Reducing our society’s consumption of sugar is likely to lead to a range of health benefits, including a reduction in the current high rate of overweight/obesity and in related diseases such a diabetes.    The latest piece in the JournalWatch series by Dr Melissa Stoneham reviews a report on the first cost-effectiveness study of a ‘soft drink tax’ in the USA.  Dr Stoneham reviews the arguments in favour of this policy and challenges the public health community to advocate for a similar tax in Australia.  

Dr Melissa Stoneham writes:

You would have to have been hiding under a rock not to have heard about Damon Gameau or at least his film called “That Sugar Film”. It has created worldwide interest and renewed awareness about how much processed sugar we consume on a daily basis. The film follows Damon’s 60 day journey to discover the bitter truth about sugar and follows him as he embarks on a unique experiment to document the effects of a high sugar diet on a healthy body, consuming only foods that are commonly perceived as ‘healthy’. The official Facebook page for the film includes many comments similar to this one: “That Sugar Film – could you have imagined your film would have had such an impact on people!”

And just when you thought it was safe to reach for that Mars Bar you hid in your bottom draw, the World Health Organisation releases a report recommending that Australians reduce their daily intake of sugar to 10 per cent of their total energy intake. The same report identified that adults who consume less sugars have lower body weight and, second and that increasing the amount of sugars in the diet is associated with a weight increase. The report also shows that children with the highest intakes of sugar-sweetened drinks are more likely to be overweight or obese than children with a low intake of sugar-sweetened drinks. So it seems pretty clear that sugar-sweetened beverages have a direct impact on body weight.

Thankfully, it is not just Australians who have been urged to reduce sugar consumption. Although we are ranked fifth on the worlds sugar consumption scale consuming an average of 95.6 grams of sugar each day, the countries which consume more sugar than us include America (126g per day, which is equivalent to around 3 cans of Coke), Germany, the Netherlands and Ireland. The lowest consuming country is India at a measly 5 grams of sugar per day.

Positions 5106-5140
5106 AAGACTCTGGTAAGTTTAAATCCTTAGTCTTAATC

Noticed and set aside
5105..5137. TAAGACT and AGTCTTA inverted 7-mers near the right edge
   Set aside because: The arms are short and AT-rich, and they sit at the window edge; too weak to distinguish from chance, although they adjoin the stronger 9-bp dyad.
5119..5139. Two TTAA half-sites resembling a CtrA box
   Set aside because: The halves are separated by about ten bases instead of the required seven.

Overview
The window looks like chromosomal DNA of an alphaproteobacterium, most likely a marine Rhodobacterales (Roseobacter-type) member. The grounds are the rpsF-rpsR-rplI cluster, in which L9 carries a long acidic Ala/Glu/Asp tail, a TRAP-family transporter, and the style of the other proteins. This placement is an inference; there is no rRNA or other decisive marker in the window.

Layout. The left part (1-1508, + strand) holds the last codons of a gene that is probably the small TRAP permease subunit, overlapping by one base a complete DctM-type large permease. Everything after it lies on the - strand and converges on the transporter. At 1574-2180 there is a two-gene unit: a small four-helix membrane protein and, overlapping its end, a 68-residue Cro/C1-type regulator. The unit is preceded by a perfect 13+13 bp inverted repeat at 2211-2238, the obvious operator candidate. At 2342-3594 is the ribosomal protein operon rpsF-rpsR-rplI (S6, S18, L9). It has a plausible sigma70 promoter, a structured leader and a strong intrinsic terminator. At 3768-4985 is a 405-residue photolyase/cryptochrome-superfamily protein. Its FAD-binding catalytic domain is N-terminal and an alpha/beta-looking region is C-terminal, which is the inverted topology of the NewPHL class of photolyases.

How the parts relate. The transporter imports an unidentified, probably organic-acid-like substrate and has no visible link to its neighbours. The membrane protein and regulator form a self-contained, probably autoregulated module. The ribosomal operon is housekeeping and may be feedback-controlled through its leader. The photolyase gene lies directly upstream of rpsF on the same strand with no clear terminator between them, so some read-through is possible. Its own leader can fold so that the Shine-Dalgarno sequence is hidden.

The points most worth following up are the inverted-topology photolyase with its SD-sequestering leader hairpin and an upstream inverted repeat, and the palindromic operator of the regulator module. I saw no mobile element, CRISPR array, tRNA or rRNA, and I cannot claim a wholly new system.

It is not just the health professionals concerned about sugar either! In a recent report from the UK Food Standards Agency it was found that the most frequently mentioned wider food issues of concern amongst consumers were the amount of sugar in food (52%), food waste (49%) and the amount of salt in food (47%).

So what can we do about this? One school of thought, which worked well in the world of tobacco is to introduce a tax.  In fact, economists point to taxes as the single most influential factor in the striking reduction in smoking in the U.S.—the-per capita number of cigarettes smoked is a quarter of what it was in the mid-1960s. Looking to the ‘soda tax’, some countries and local governments have already embarked on this policy journey, including Mexico and the City of Berkeley. In Australia, Diabetes Australia, Cancer Council and the Heart Foundation have expressed the need for sugar-sweetened beverages (SSB) such as soft drink, sports drinks, fruit juice and flavoured milk to be taxed and regulated in the same manner as tobacco and alcohol. They have stated that reducing sugar consumption could help avert millions of cases of obesity-related illness in the next decade.

Over the past few years, a number of studies have found that higher beverage taxes and prices are associated with lowering the body mass index (BMI). This month in JournalWatch we are showcasing the first study to estimate the cost effectiveness of implementing a $0.01 per ounce SSB excise tax in the US.